Recent Political Poll Puts Fields In A Slight Edge On Maddox In Alabama's Democratic Governors Race
By Johnnie Whitt
With just about one month from the Primaries, the Political arena in Alabama is really heating up.
There are many positions up for election with the Primary Election being on June 5th and General Election on November 6th.
The Governors Race, has not had a whole lot of publicity interestingly. It seems like the many of the local School Boards, State Representatives and Senate races have out shined the Governors position.
Why The Governors Race Is Important
However, the Governors position is Extremely important. Here's why: The governor is the chief executive of the state and is elected by the citizens every four years for no more than two consecutive terms. The governor makes policy recommendations that lawmakers in both the state House and Senate chambers may sponsor and introduce as bills. The governor also appoints members of boards, vacant elected positions and commissions who oversee the heads of state agencies and departments.
The constitutional and statutory duties of the Governor include but not limited to:
- Signing or vetoing bills passed by the Legislature.
- Serving as commander-in-chief of the state's military forces.
- Convening special sessions of the Legislature for specific purposes.
- Recommending the General Bill to appropriate each year’s funding, which the Legislature then amends.
- Granting reprieves and commutations of punishment and pardons upon the recommendation of the Board of Pardons and Paroles and revoking conditional pardons.
- Declaring special elections to fill vacancies in certain elected offices.
... To just name a few things.
In the state of Alabama, we have seen disruption in Jefferson County DA's office with appointments by the Governor and the Governor taking the lead with Alabama State University Trustee Board in Montgomery, AL, to just name a few.
Recent Poll Results
A recent poll by an A rated independent research organization, shows some very interesting info.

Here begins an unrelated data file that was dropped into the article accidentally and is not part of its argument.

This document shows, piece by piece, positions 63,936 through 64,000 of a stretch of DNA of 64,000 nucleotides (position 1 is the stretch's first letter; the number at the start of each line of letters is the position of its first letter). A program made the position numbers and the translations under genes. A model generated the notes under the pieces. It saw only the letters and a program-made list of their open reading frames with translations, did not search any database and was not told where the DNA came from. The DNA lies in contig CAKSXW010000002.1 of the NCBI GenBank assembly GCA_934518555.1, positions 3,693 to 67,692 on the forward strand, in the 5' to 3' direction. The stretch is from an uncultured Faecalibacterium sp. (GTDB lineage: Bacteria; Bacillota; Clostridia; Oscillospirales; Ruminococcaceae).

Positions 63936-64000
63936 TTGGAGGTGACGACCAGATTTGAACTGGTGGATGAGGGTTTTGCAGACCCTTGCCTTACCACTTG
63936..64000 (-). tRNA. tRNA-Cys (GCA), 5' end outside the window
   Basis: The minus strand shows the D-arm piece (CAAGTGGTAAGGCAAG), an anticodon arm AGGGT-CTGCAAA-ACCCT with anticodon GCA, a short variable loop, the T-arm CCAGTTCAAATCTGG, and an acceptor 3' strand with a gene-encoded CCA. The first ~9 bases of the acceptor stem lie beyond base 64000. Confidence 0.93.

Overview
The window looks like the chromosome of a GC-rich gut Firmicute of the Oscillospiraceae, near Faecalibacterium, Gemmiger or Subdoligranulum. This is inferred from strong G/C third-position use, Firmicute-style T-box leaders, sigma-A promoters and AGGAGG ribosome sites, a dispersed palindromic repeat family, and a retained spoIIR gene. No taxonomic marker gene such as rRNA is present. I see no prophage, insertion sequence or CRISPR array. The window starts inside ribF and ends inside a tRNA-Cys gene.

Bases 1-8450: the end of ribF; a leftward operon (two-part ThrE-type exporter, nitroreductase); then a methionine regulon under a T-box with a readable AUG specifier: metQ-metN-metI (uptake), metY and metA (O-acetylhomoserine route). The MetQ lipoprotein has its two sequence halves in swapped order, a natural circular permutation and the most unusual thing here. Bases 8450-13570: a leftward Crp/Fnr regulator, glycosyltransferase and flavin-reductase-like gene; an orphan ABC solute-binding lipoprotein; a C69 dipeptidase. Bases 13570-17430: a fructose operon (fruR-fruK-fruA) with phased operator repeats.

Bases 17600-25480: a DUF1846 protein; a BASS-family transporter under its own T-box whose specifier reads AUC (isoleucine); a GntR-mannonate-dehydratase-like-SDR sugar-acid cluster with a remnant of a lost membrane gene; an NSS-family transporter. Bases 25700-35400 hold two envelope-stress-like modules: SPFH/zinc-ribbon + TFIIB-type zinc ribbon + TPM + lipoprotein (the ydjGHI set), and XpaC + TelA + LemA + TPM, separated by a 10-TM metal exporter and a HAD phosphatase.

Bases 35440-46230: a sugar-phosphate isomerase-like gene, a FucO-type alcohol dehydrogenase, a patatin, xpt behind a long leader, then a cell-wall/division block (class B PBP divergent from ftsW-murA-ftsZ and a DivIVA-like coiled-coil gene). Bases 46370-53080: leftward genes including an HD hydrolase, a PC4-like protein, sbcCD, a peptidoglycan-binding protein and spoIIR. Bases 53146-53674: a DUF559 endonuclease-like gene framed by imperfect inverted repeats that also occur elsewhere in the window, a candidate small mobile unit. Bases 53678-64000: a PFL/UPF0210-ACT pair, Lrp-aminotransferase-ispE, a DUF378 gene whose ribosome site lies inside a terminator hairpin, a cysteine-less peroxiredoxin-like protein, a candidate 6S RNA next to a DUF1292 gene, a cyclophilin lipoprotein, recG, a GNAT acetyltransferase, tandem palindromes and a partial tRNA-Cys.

They polled voting Alabamians (from North to South Alabama) ages: 18 - 65+; race: Black, White, Hispanic and Asian; sex: Male, Female, Transsexual; lifestyle: Straight and LGBTQ; annual income: from less than $10,000 - $150,000 +; career: day laborers - professionals; religious: Christian - Non Christian; social/political: Liberal, Independent and Conservative; martial status: Single, Married, Divorced, Widow and Blended Family; recreation: sports, travel, extreme, drug use, reading, hunting, music, art and food to just name a few. The poll was based on popularity, ability to make solid change for Alabama and character.
James Fields leads slightly with 30.6%, Walt Maddox 29.9% and Sue Bell Cobb 28.9%. Anthony White, Doug 'New Blue' Smith and Christopher Countryman follow with less than 5% each.
What's The Edge
This is what we found interesting. Out of all the areas where you would think that Alabamians would be MOST interested in: Lottery, Health, Education, LGBTQ rights, Women rights & Income (these were certainly HIGH on the list and important) ... what gave James Fields the edge is that he is Black.
Most who participated in the poll, stated the fact that Fields is Black, would help put a whole NEW light on Alabama, nationally and internationally.
Alabama is known as the home of civil rights movement because of the opposition of Blacks. Helping to lead the way were activists such as: Martin L. King, Rosa Parks, Hosea Williams, John Lewis, Ralph Abernathy just to name a few.
Because of some very brave, positive and innovative leaders ... Equal Human/People Rights have been demanded in Alabama and across the country. All including: Race Rights, Sex Rights, Woman Rights and more.